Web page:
COVID upended almost every aspect of our lives, from everyday activities like spending time with friends to more serious matters like caring for elderly loved ones. And, as countless high school students and their parents unfortunately know, the pandemic also wreaked havoc with testing and college admissions, further confusing an already stressful process.
Most of last year’s SAT and ACT exams were cancelled. The March 2020 SAT was the first exam to be scrapped, followed by last-minute cancellations for the April exam, the May exam, the June exam, the July exam, the August exam, the September exam, and—well, you get the picture.
Now, on the surface, canceled SAT and ACT exams may seem like cause for jubilation. “Wait a minute. You’re telling me I don’t have to spend three hours of my life answering math questions and reading passages about microbial fungus growth?? Woo-hoo!!” But the reason you haven’t seen teenagers rejoicing in the streets is that SAT and ACT cancellations have only made the college admissions process more uncertain and upsetting.
Last year, some students studied for months only to find their SAT or ACT canceled the night before the test. Others saw scholarship opportunities vanish, because many grants require students to submit an SAT or ACT score to be eligible.
In response to the frequent test cancellations, some colleges and universities have announced that they’re waiving testing requirements for the 2021 – ’22 admissions cycle. While this may seem like welcome news for students who never want to see another italicized x or y, the reality is far more complicated.
The Rise of Test Optional
Even before the pandemic, some schools were already moving away from the SAT and ACT as admissions criteria. According to FairTest, an advocacy group that encourages colleges to look beyond standardized tests when evaluating applicants, 1,685 schools are now “test optional,” meaning students can choose whether to submit SAT or ACT scores as part of their applications, with no disadvantage for students who don’t disclose their scores. (We’ll explain why we put “test optional” in quotes and why we’re using the term “schools,” instead of colleges or universities, in just a minute.)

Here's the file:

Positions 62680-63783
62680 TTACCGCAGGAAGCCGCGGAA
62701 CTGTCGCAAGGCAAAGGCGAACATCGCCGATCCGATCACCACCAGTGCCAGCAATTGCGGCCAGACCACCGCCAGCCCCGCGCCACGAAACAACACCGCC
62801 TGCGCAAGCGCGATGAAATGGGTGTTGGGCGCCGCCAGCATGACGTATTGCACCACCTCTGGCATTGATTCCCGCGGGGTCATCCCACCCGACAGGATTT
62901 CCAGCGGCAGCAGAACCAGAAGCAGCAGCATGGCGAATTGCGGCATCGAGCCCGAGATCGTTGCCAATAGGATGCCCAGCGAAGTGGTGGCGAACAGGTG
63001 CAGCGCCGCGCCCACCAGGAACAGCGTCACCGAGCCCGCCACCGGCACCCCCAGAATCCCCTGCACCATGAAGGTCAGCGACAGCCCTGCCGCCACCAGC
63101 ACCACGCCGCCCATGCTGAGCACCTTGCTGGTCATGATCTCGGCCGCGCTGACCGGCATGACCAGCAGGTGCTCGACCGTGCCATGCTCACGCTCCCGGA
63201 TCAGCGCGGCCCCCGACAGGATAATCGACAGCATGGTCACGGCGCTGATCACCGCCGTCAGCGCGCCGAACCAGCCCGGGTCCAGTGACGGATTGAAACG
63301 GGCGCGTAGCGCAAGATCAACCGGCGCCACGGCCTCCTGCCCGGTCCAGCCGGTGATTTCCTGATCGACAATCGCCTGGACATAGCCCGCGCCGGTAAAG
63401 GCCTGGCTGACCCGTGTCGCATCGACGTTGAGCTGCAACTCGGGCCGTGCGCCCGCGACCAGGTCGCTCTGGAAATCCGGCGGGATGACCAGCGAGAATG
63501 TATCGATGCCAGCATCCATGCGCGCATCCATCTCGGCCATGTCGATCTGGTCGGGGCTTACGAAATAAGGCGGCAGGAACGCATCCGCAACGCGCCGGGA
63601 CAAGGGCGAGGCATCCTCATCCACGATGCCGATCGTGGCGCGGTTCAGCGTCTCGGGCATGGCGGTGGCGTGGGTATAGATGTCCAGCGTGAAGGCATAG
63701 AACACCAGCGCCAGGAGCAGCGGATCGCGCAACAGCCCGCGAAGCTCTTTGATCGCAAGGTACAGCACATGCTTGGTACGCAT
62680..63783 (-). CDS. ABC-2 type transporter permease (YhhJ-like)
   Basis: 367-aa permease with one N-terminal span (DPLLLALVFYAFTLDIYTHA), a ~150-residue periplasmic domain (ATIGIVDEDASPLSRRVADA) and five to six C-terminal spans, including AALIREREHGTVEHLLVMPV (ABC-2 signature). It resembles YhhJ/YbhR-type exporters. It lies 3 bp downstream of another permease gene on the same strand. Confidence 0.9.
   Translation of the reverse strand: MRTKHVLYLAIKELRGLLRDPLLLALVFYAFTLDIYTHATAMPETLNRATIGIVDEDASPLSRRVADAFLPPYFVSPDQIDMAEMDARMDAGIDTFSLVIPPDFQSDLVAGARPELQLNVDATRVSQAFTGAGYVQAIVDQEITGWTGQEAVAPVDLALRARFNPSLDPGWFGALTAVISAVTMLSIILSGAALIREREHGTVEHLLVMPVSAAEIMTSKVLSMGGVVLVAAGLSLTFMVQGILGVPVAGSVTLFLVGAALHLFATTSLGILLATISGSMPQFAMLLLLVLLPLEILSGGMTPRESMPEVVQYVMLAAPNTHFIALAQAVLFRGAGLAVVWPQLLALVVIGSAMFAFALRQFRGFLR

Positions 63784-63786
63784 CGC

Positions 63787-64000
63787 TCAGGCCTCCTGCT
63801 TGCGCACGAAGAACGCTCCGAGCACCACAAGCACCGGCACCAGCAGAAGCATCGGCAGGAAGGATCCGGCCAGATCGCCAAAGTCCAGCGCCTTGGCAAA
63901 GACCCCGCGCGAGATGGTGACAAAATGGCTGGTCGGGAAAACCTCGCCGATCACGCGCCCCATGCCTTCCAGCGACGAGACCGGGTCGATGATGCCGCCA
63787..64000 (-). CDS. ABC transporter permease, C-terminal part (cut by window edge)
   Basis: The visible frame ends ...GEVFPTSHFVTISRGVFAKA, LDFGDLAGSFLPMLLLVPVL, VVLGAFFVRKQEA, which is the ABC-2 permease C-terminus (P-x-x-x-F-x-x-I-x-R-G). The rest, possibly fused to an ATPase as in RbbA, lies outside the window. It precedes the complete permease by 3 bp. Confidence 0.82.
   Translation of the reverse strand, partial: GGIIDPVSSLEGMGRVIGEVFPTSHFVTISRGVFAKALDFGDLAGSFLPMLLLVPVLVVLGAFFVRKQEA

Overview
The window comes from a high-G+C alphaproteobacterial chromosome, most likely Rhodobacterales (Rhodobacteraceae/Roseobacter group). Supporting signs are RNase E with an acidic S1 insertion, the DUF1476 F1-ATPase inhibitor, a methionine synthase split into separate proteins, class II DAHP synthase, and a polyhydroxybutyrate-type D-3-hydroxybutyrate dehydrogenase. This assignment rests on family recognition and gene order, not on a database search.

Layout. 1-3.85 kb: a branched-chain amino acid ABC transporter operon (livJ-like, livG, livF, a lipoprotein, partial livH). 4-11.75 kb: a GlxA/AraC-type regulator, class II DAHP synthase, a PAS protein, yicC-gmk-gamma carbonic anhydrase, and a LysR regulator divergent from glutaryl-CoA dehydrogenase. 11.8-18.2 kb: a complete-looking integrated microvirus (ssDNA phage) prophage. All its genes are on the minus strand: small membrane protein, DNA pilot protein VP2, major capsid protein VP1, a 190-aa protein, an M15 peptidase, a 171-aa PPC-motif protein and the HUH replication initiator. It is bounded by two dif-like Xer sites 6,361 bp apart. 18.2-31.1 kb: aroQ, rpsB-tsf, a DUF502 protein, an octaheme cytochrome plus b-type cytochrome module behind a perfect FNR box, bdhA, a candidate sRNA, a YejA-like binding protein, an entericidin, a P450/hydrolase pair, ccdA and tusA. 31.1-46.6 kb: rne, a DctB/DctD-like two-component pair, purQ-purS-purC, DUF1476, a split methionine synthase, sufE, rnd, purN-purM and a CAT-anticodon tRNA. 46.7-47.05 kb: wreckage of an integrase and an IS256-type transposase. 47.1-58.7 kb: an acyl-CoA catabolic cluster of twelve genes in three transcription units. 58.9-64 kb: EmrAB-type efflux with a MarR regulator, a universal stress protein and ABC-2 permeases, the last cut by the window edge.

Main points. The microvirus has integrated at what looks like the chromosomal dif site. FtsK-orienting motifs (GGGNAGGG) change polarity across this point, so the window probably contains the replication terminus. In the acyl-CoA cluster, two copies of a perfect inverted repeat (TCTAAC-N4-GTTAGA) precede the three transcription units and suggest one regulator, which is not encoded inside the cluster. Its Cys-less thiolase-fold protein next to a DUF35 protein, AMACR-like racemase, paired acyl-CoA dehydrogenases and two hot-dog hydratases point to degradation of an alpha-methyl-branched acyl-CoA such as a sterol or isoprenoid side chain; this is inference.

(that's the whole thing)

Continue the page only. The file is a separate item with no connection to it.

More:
Let’s begin by checking out some of the colleges and universities FairTest lists as test optional on its website. Sure, there are a number of top-ranked public universities, such as UVA and the University of Michigan, both of which have suspended SAT and ACT requirements for the current admissions cycle due to COVID. And sure, there are dozens of highly-selective liberal arts colleges like Barnard and Amherst, both of which have also placed a one-year moratorium on testing requirements because of the pandemic. But then, filling in most of FairTest’s list, are hundreds upon hundreds of schools like Albany College of Pharmacy and Health Sciences (#13 on the list), the Art Academy of Cincinnati (#54 on the list), and the Conservatory of Music of Puerto Rico (#323).
Now, don’t get us wrong. We’re sure that the Conservatory of Music of Puerto Rico is a wonderful institution, absolutely perfect if you want to hone your cello-playing skills in a tropical climate, but we highly doubt your college counselor at school has a Conservatory of Music of Puerto Rico pennant hanging in his or her office.
Indeed, what FairTest and other organizations eager to trumpet the rise of Test Optional admissions policies don’t mention is that the vast majority of colleges and universities on “the list” aren’t what most people traditionally think of as, well, colleges and universities.
FairTest’s list of 1,685 test-optional colleges includes hundreds of religious and rabbinical schools (stunningly, Yeshivat Mikdash Melech in Brooklyn, NY, with a full-time enrollment of 24 students and an acceptance rate of 100%, does not require SAT or ACT scores), dozens of art academies and performing arts schools, dozens of military academies and foreign schools, and at least one institution where applicants’ ability to julienne a carrot is probably more important to admissions officers than their ability to solve for x (the Culinary Institute of America, #339 on the list).
Once you take all of those schools off the list, the tidal wave of colleges that have gone test optional looks much more like a gentle swell.
Nonetheless, it’s true that many traditional four-year colleges have temporarily suspended their testing requirements or even ended their SAT and ACT admission requirements altogether, so let’s explore the implications of this trend.
Meadow Soprano Had It Right
In “College,” the fifth episode of the first season of The Sopranos (the all-time greatest show ever, according to the person writing this sentence), Tony and his daughter Meadow take a road trip to New England to tour three colleges she’s considering: Colby, Bates, and Bowdoin. It’s a fantastic episode. By pure chance, Tony spots a former Mafioso turned FBI informant who’s been hiding in witness protection, and he spends most of the episode hunting him down while his teenage daughter—sorry, we’re getting off-track. It’s just such a good episode. Anyway, in the beginning of the episode, Meadow has just finished an interview at Bates College, and she tells her Dad, “They don’t require SAT scores, but mine are high.”